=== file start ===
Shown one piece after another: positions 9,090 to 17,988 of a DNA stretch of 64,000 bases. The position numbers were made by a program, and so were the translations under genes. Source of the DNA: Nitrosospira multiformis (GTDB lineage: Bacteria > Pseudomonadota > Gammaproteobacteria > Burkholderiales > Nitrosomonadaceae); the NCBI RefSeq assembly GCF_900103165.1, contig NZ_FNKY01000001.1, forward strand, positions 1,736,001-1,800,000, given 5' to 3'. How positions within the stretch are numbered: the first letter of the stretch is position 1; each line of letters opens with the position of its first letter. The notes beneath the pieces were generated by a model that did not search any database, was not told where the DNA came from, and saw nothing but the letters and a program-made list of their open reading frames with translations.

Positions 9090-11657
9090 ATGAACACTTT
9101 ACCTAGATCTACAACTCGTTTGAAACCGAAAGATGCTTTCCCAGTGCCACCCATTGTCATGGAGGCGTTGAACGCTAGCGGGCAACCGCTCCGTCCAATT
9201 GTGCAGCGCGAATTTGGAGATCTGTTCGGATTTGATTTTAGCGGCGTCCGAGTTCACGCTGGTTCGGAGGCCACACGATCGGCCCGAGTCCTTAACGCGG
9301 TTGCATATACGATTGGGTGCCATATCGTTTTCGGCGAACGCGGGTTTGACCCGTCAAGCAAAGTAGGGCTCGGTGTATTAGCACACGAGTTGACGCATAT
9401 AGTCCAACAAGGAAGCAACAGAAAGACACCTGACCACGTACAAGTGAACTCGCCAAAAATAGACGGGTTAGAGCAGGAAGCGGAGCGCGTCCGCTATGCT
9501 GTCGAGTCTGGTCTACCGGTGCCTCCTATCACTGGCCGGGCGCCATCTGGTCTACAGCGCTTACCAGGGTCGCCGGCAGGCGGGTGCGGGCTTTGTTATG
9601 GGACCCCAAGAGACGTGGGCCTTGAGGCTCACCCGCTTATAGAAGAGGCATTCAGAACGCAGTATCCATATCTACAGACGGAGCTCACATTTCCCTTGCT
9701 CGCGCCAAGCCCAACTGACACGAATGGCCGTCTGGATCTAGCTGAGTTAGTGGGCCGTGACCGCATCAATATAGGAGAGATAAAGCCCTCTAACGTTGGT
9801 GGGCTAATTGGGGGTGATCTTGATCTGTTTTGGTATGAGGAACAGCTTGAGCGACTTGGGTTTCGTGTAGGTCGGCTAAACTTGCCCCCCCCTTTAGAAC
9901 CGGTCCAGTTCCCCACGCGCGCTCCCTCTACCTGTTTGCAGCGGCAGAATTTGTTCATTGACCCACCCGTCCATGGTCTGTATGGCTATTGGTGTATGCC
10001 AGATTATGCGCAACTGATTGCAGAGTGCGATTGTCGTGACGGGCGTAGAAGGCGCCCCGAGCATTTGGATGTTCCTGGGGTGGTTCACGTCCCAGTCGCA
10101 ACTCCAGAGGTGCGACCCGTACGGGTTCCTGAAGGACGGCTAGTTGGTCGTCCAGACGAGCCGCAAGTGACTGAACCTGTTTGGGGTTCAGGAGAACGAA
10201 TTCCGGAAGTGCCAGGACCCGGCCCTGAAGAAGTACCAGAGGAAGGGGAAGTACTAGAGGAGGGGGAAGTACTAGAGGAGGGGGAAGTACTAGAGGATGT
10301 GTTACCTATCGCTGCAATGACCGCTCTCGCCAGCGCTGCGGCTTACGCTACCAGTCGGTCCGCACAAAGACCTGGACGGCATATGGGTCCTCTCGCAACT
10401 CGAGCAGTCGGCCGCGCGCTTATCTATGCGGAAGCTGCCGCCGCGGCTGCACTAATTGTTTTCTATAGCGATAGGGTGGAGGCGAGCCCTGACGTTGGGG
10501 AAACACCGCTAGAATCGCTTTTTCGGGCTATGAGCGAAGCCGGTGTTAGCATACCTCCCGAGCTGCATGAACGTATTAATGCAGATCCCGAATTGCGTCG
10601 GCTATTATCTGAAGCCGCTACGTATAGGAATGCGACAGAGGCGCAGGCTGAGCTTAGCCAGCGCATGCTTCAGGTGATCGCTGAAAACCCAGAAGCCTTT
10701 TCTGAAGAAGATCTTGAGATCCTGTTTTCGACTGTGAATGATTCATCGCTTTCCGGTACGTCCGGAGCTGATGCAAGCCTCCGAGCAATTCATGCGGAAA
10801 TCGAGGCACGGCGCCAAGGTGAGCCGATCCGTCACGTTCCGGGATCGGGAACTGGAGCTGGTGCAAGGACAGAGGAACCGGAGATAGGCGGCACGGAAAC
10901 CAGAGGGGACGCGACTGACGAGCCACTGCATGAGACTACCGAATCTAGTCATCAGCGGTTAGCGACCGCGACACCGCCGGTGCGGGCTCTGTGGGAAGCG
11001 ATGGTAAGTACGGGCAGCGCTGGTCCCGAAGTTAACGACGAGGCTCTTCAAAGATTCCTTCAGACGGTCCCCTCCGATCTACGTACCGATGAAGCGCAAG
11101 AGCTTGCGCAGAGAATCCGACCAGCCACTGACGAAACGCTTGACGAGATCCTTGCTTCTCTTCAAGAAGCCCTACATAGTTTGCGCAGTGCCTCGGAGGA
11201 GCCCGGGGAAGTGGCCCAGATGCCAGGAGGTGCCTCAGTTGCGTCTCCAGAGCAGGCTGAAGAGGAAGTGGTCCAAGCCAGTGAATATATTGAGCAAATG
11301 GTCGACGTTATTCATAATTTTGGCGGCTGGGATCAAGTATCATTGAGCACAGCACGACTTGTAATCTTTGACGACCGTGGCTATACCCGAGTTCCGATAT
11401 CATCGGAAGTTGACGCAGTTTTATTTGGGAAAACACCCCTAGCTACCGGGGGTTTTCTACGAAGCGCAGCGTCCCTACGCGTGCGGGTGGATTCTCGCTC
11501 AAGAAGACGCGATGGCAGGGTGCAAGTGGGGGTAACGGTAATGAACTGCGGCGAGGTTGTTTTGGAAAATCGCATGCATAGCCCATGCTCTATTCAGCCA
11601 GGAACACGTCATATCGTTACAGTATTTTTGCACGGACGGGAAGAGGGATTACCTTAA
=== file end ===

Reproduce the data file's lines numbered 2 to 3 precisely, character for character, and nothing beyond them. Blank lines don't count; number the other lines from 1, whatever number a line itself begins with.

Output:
Positions 9090-11657
9090 ATGAACACTTT